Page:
Grade 2s need to be taught how to stay on task and what an appropriate working volume is. I train my class to work quietly by slowing increasing the amount of time they need to do it for. So, at the beginning of grade 2 I will give them an independent task and then tell them they cannot talk to anyone until the timer goes off and I set the timer for 1 minute (we want them to be successful!). Then I get everyone settled (don't start the timer until they are silent) and then I start the timer. When 1 minute is up I praise them for their hard work and how quiet and focused they were. (Sometimes I also add to our marble jar). 1 minute of focused work is enough time that they are engaged in what they are doing and the volume generally stays low after this. If it gets too loud again, I simply say we are going to work silently until the timer goes off again and I set it for 1 minute. When they can consistently work silently for 1 minute, I increase the time to 2 and so on until they can work silently for 10 minutes. I rarely ask them to work silently for longer than 10 minutes.

    While you are teaching them to work quietly, do not offer praise or give reminders until the timer goes off. Walk away from the group or work 1-1 with someone. If someone starts talking, stop the timer, and re-set it when everyone is silent. Heap on the praise after they have done what you expect.

    Feel free to let the clip chart go if you want to. The most important element of classroom management is consistency, so choose an approach that you can implement effectively.
     
  7. Backroads

    Backroads Aficionado

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    Aug 10, 2015

    I'm dropping the clip chart this year. I still like having consistent consequences so I'll be keeping record of rule infractions, just not in a public way.
     
  8. bakingfunmom

    bakingfunmom Rookie

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    Aug 13, 2015

    Thanks

    Thank you all for your advice. Your comments have helped me. I sure hope I can be gutsy enough to try without a chart. :)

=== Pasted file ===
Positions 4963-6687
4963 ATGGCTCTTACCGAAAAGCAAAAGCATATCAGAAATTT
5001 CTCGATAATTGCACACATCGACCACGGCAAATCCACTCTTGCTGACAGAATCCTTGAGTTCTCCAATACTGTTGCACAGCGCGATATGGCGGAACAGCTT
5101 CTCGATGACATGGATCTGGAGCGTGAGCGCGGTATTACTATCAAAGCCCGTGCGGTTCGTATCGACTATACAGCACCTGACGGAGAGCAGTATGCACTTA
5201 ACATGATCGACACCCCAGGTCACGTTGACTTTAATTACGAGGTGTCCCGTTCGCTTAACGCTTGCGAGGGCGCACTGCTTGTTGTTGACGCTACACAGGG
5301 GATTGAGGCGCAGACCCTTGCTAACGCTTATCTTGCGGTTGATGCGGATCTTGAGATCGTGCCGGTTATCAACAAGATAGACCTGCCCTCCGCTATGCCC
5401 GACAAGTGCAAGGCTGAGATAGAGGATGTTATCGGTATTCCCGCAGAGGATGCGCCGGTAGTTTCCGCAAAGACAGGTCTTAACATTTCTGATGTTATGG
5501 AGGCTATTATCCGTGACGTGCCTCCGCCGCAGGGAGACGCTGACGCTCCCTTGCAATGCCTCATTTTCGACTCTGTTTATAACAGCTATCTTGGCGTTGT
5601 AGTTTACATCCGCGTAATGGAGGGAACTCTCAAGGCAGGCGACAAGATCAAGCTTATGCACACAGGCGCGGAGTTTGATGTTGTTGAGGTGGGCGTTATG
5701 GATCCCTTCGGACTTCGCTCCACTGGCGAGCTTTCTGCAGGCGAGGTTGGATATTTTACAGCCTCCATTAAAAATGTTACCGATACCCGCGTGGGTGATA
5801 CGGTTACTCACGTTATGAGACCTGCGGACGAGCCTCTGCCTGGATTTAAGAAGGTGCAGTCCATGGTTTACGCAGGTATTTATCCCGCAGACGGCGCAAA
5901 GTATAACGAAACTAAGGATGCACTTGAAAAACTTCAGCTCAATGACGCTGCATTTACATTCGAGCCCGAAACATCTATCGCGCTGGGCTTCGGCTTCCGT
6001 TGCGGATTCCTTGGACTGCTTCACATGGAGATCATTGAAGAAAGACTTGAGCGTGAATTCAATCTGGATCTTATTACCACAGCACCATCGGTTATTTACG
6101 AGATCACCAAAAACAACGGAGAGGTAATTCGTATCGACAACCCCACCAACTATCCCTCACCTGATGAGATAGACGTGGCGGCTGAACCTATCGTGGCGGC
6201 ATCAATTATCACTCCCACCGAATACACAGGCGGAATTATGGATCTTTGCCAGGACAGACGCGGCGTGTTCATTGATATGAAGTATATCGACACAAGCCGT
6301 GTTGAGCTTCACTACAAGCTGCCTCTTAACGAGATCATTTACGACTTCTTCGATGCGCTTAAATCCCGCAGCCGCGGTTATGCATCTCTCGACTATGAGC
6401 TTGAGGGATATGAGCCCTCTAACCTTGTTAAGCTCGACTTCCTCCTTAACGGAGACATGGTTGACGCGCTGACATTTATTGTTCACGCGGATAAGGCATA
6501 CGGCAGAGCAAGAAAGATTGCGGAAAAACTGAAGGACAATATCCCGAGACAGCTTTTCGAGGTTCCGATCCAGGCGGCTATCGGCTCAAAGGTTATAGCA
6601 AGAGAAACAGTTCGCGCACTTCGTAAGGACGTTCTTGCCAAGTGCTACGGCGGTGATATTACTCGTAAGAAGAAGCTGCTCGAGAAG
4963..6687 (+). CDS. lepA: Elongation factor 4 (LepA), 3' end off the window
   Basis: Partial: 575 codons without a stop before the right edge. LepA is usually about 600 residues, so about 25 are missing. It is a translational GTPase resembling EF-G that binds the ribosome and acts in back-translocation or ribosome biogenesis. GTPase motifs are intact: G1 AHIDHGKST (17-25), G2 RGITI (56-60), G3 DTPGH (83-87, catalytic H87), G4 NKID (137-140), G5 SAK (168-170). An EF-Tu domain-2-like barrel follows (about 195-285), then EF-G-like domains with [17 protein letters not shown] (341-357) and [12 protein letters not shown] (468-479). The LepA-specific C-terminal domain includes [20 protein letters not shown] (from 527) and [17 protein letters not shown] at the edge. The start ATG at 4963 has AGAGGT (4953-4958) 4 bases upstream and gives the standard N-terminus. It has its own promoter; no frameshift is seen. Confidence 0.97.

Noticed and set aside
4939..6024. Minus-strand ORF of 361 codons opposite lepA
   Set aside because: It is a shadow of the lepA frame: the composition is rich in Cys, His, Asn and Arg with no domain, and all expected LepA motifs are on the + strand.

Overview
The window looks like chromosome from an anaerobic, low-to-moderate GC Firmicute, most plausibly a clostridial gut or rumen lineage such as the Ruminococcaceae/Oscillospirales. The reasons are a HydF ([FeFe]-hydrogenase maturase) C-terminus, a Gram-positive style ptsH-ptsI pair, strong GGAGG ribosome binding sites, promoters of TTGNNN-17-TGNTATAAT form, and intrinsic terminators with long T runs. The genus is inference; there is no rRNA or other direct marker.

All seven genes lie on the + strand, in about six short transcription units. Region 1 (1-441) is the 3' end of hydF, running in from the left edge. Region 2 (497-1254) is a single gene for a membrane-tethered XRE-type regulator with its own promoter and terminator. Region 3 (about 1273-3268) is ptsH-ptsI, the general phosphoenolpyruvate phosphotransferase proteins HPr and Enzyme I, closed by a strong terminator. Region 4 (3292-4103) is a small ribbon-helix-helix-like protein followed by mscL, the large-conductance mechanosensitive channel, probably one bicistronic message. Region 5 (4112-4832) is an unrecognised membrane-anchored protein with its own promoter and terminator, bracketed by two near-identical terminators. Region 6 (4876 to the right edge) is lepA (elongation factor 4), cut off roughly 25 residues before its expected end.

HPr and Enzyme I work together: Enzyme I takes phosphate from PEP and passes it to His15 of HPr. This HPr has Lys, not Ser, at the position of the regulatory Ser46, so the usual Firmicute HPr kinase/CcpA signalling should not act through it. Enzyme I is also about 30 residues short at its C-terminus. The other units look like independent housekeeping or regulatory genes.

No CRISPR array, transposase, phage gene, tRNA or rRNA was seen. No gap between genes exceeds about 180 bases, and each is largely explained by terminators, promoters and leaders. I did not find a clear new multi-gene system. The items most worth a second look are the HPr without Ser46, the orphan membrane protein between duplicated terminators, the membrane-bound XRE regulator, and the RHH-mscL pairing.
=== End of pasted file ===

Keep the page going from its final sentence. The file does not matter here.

9. Backroads

    Backroads Aficionado

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    Aug 14, 2015

    The Spanish teacher for my class seemed a bit nervous when she found out I was ditching the clip chart, poor woman.

    I have a marble jar so they can earn marbles as a whole class (I want to build a team!)

    In my Back to School letter, I mentioned I'll be keeping track privately of rule infractions. Our school is doing an office referral system for Big Problems, so I also mentioned extreme/repeated problems would lead to the office (which has its own system).

    I know a lot of parents LOVE the clip chart and knowing the colors and all that, so I also stated how I want learning (and not every little behavior issue) to be the focus of the class.

    My actual line: "Our class is about learning and teamwork first. We treat each other respect and give our best work and effort so that we can focus on learning. " I made that the focus and left the discipline stuff alone except for my hierarchy of consequences.

    My hierarchy of consequences are time out and natural consequences as needed with room for parent contact/office referral for Big Issues.
     
  10. Loomistrout

    Loomistrout Devotee

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    Aug 14, 2015

    Have you considered Responsibility Training with Preferred Activity Time? These along with Limit Setting, Positive Helping Interaction and See-Say-Do-Teach instruction can get the teacher out of the business of clips, color cards, clerical (tracking student behavior), tokens, Gummy Bears, contracts, contacting parents and using the office. Positive Helping Interaction alone can reduce disruption by 85%.

    No doubt many systems work well but they cost you an arm and leg to run them. Trying to remember who did what, when, where, why and to whom while instructing and performing all the other tasks a teacher must do while on his/her feet can make burn-out a reality before the end of the first year. Oh, and watch out if you are collecting behavior data, catch Mel talking but miss four others. A good system should "work" but, also, reduce your stress and workload.
     
  11. smile3

    smile3 Rookie

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    Aug 14, 2015

    Behavior is about consistency and follow through-

    Clear expectations set will determine your entire year.... I dont like the clip chart but to each its own-
     
  12. Backroads

    Backroads Aficionado

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    Aug 14, 2015

    Wisdom here. If you're spending a good chunk of the day thinking about management, something is off. I think it's best to aim for more simplicity.